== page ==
Teamwork is important in organisations but is often badly practised, as this book by two experts in the field notes.
The top reasons for this, they suggest, are the fact that some people just want to get on with their job and don’t see the relevance of sharing, some organisations don’t encourage it, personality differences exist, negative first impressions have been formed and can’t be overcome and egos get in the way of people connecting with one another.
Cliques and sub-groups are common in teams but they do nothing for proper teamwork. It’s often easier for people to find allegiances in one or two people than in a whole team.
The consequences of this lack of proper teamwork can be significant. When people don’t know or trust each other, it leads to a hesitance or unwillingness to work together, which makes it hard to perform even the simplest of tasks, the authors argue.
“Argue” may be the operative word as while this is a useful book, the authors labour the point about the importance of building strong interpersonal bonds.
It’s not for everyone and some more reserved executives clearly work best on their own terms while being more than willing to cooperate with colleagues where necessary.
However, they may actually resent over-enthusiastic attempts to enforce a happy, share-all culture.
The checklist of informal opportunities to bond includes office breakfasts, coffee breaks, lunches, dinners, sports and social activities and something called “huddles” with no explanation of what it means.
That aside, there are some useful tips here in a format that makes extensive use of the case study approach and a handy final chapter with bullet points summarising the key learning points from the book.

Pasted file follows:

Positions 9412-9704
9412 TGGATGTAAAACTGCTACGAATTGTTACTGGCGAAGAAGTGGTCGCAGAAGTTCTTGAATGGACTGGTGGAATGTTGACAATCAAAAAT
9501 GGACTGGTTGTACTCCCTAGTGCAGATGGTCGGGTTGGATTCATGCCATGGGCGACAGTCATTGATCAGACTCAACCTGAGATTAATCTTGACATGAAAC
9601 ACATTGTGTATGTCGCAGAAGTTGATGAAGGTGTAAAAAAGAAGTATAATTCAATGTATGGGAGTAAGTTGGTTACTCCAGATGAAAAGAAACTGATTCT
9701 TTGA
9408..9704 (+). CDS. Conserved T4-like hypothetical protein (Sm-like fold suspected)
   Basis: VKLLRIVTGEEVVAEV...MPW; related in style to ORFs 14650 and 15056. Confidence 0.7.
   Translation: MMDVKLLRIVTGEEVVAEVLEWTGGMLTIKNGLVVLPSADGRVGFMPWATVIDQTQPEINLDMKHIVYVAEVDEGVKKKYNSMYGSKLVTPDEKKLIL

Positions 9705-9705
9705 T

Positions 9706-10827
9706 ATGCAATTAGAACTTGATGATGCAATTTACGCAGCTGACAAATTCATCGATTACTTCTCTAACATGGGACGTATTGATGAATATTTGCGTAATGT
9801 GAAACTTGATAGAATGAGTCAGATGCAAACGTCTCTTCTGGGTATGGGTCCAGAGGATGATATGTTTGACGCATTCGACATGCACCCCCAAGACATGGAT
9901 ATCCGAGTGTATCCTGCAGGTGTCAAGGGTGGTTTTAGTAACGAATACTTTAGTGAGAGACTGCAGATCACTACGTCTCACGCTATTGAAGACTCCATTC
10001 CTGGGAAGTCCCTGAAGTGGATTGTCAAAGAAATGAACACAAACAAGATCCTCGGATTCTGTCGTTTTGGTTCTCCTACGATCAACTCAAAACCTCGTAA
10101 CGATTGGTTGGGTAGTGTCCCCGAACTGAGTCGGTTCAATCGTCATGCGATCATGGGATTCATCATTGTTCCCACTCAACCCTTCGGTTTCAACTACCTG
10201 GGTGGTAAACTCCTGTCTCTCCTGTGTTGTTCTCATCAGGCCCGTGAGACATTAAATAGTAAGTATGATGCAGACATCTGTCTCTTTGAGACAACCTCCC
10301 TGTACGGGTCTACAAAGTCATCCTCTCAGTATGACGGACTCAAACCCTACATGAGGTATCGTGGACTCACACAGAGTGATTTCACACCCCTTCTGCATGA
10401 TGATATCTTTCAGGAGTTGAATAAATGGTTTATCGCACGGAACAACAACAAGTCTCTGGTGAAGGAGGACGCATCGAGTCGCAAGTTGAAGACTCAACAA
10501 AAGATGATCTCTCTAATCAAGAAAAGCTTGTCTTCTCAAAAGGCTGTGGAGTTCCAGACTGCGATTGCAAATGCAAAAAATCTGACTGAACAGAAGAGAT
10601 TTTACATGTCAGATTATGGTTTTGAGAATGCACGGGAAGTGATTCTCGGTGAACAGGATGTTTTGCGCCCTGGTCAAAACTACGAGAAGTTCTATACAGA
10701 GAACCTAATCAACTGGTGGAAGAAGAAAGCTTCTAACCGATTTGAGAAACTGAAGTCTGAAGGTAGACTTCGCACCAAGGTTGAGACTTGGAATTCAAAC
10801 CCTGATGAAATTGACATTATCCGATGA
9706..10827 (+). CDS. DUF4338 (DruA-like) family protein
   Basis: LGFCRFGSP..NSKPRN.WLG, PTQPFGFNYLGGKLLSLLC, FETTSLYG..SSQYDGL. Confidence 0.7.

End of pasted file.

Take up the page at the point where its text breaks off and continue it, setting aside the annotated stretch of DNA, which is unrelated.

Among the more interesting observations here is that individuals should be made aware that sharing of power is not a way of weakening their position but actually strengthening it.
In a world in which information goes out of date very quickly, the notion of hanging on to it as a way of retaining power is now largely obsolete.
Sharing provides a means of keeping up to date with information. It can also lead to a reduction in the risk of publication, which can free up resources within an organisation.
Where there is resistance to this notion, a good starting point for a manager who wants to encourage it is to “role model” this behaviour themselves. Share what you know, what you have experienced and what you have learnt and then ask people to do the same is the advice here.
This is helped if you can demonstrate tangible benefits that flowed from sharing and the downside when it didn’t.
The authors suggest creating specific sessions for this, in what they call Pods or power of dynamic sharing. Examples of this could include sessions on how to retain customers or talent where participants are invited to come prepared with examples of what has and has not worked for them.
Getting individuals to see the link between themselves and the bigger picture is also important.
The following questions are useful: how does the work you do contribute to the purpose of the organisation? Who is dependent on your work? Who are you dependent on to deliver?
Being upfront about the process of sharing is crucial. Give public praise when it happens and be as specific as possible about cause and effect. Ideally, you should find cases where important goals have been realised, such as increases in customer satisfaction levels or productivity enhancements that can be directly related to the bottom line profitability of the organisation.
The value of transparency is a key theme running through the book. Transparency is quickly becoming the norm in business and expectations are growing, the authors note.
Even if you think you have a reasonable level of openness in your organisation, you need to strive for more.